In the Event of the Queen’s Death…

In the Event of the Queen’s Death…

By Dramaturg Isabelle Smith-Bernstein

In the Event of the Queen’s Death

Queen Elizabeth II has been the center of world events for five generations. It is difficult to imagine her passing. The Queen’s funeral has been planned down to the last second. Before the public can be alerted to her passing, several things must happen behind closed doors. First, the Palace must make sure that the Queen’s four children and eight grandchildren have been notified. Then the Prime Minister must summon his ministers for an emergency cabinet meeting. The cabinet must then convene an Ascension Council which includes: Privy Council members, Lords of the Realm, High Commissioners of Commonwealth countries and the Lord Mayor of London. The Ascension Council is to formally proclaim the new monarch.

King Charles III?

If the Queen never abdicates her throne, then Charles could be in his seventies by the time he takes the throne. Charles is already three years older than the oldest monarch to ascend. In the aftermath of Diana’s death, Charles made the critical error of leaking a story that he would be “privately delighted” if the Queen stepped aside. This made Queen Elizabeth furious, and she demanded—and received—a public apology from her son. Diana’s influence on the monarchy still persists, as she had openly stated that she would rather William succeed the Queen than Charles. Public opinion polls still reflect the presence of Diana’s ghost.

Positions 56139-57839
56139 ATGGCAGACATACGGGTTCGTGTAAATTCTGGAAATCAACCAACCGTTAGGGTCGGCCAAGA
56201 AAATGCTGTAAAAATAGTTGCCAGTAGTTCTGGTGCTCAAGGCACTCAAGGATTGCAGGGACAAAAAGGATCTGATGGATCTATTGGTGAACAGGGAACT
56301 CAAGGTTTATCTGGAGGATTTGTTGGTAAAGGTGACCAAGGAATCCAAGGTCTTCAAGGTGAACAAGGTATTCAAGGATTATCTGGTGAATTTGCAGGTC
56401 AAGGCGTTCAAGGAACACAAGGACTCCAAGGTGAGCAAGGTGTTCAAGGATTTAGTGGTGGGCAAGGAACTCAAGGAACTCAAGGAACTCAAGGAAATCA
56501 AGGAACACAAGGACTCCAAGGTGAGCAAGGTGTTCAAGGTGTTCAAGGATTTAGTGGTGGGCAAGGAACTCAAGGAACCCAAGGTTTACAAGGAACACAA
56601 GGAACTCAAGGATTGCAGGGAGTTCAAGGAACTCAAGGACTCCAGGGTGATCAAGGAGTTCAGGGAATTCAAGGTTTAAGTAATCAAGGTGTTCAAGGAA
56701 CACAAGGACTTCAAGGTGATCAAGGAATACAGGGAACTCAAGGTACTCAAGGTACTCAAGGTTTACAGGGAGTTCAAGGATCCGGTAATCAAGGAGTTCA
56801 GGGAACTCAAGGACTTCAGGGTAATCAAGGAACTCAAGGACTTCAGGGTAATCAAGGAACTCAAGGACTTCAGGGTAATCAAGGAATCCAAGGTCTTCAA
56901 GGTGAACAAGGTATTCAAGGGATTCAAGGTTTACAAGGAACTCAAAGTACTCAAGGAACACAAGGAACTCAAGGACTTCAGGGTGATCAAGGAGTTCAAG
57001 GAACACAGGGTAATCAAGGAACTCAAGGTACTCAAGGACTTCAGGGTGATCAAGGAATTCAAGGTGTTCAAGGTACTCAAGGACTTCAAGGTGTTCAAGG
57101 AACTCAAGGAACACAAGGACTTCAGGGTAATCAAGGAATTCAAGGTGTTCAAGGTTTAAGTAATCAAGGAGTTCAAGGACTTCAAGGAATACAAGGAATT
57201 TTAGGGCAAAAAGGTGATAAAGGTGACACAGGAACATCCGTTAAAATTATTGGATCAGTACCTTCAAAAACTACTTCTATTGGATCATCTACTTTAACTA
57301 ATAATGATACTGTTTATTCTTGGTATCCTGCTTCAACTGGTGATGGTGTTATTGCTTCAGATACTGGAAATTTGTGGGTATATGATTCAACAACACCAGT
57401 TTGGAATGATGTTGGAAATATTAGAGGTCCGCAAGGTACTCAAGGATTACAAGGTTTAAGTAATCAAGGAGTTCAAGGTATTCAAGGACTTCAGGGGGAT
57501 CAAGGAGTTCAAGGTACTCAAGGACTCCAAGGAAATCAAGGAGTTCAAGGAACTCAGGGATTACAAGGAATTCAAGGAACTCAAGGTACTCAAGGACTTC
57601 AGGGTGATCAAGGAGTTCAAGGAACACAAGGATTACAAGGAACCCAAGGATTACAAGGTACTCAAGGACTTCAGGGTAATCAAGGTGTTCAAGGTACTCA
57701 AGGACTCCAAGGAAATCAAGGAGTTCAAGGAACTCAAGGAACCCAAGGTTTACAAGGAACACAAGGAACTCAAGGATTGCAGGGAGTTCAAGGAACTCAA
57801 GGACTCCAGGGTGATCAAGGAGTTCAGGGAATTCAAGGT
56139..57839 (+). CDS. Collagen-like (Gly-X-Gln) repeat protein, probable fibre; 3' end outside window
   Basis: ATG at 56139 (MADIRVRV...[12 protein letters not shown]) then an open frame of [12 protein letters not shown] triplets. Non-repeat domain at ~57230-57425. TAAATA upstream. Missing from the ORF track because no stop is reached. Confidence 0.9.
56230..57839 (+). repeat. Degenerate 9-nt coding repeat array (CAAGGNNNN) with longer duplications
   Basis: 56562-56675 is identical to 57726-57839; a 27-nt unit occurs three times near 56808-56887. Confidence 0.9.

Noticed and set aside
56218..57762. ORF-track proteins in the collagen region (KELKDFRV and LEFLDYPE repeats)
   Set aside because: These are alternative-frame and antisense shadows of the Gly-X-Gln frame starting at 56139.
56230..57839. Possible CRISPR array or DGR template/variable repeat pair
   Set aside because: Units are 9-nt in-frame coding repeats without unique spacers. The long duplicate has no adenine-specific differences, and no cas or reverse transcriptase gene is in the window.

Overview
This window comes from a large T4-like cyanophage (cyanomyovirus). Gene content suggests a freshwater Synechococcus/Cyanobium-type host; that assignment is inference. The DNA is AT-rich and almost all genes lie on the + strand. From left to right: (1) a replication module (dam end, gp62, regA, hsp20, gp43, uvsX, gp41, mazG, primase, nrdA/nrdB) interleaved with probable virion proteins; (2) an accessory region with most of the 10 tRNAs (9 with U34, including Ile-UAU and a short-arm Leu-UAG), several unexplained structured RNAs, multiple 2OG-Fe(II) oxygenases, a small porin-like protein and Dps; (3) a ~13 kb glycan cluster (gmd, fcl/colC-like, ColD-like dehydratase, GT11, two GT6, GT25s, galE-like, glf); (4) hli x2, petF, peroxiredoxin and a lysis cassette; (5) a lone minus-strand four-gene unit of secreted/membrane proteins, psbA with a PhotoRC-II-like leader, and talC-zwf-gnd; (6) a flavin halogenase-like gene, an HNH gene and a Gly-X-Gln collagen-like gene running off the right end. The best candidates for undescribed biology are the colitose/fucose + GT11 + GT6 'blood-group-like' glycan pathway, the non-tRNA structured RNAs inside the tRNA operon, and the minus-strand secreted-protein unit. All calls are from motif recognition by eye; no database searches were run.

Charles’ role as Prince of Wales has largely been waiting to be crowned king. He spent a lot of his time creating and working for charities, which reflect his wide array of political interests—too big of a range for most people’s comfort. Charles is known for his “Black Spider Memos” (named for his spindly handwriting), which are out-spoken politically, rambling and frequently insult specific members of the government and Parliament. These memos are frowned upon because the monarch—and by extension the heir apparent—is by tradition supposed to be politically neutral.